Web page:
Tag Archives: Katie Matthews

What are the economic costs of the opioid crisis for employers?

In a Society of Actuaries report, authored by Milliman, the total economic cost of the opioid crisis was estimated to exceed $631 billion from 2015 to 2018. Much of this cost was borne by employers, many of which offer health and disability benefits that individuals with opioid use disorder (OUD) rely on.

Within this estimate, lost productivity costs due to absenteeism and decreases in labor force participation resulting from nonmedical opioid use were found to total at least $79 billion from 2015 to 2018. Excess healthcare costs for commercially insured patients affected by OUD, a large portion of which are borne by employers, totaled $67 billion over the same period. When considering other types of opioid crisis-related costs that are more difficult to measure, the total cost may be substantially higher.

In this article, Milliman’s Stoddard Davenport, Matt Caverly, and Katie Matthews discuss what the economic cost of the opioid crisis has looked like for employers.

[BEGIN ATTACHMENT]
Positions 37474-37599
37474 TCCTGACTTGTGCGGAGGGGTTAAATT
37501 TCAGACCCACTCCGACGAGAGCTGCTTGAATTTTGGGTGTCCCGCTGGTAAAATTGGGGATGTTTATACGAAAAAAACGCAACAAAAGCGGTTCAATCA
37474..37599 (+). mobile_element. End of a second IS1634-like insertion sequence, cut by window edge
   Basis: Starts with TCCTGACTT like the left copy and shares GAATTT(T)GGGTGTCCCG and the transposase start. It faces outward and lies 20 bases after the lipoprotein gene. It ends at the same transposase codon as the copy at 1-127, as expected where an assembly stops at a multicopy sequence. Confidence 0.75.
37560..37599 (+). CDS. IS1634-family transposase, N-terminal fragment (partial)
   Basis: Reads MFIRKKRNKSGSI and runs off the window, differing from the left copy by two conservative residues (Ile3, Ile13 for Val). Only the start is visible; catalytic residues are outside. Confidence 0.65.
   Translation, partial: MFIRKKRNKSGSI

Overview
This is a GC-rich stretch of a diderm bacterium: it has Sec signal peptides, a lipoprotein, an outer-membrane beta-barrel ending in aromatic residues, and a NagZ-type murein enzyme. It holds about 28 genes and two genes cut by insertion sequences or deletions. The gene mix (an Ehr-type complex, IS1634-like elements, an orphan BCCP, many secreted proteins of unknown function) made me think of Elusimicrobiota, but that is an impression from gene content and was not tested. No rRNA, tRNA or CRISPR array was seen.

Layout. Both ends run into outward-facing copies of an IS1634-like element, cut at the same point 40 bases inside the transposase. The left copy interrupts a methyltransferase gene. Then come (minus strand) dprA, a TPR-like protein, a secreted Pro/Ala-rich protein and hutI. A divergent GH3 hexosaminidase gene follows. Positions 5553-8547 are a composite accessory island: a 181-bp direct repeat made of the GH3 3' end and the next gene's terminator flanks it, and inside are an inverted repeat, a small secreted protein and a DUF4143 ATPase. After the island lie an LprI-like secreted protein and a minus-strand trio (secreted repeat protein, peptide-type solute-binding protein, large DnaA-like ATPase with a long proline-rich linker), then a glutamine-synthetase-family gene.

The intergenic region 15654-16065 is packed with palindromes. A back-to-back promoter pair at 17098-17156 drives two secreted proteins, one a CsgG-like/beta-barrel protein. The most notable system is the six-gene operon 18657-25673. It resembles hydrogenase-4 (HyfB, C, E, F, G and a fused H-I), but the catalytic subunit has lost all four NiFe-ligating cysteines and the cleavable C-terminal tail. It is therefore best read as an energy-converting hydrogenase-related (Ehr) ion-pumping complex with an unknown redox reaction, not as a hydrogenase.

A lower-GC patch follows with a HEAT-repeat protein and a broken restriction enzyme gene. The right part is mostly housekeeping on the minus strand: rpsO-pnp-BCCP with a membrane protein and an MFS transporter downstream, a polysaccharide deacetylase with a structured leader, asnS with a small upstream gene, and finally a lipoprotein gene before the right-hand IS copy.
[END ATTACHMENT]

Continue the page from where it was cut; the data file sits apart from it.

Suicide risk awareness: Understanding characteristics of suicide attempts and intentional self-harm

Did you know that the risk for suicide attempts and intentional self-harm is highest on Mondays and lowest on Saturdays? Or that there’s a threefold difference in risk between the lowest-risk and highest-risk states? As increasing rates of suicide have become a growing concern in the United States, Milliman’s consultants and researchers are working to leverage our expertise and data resources to help address this important issue. This blog post provides a preview of coming research from Milliman that will highlight some of the statistics regarding suicide attempts and intentional self-harm. Using large national research databases capturing administrative claims data for over 70 million Americans, we are able to shed light on the variation in risk of suicide attempts and intentional self-harm by age, sex, state, day of the week, and other features.1 Below are some of our early findings: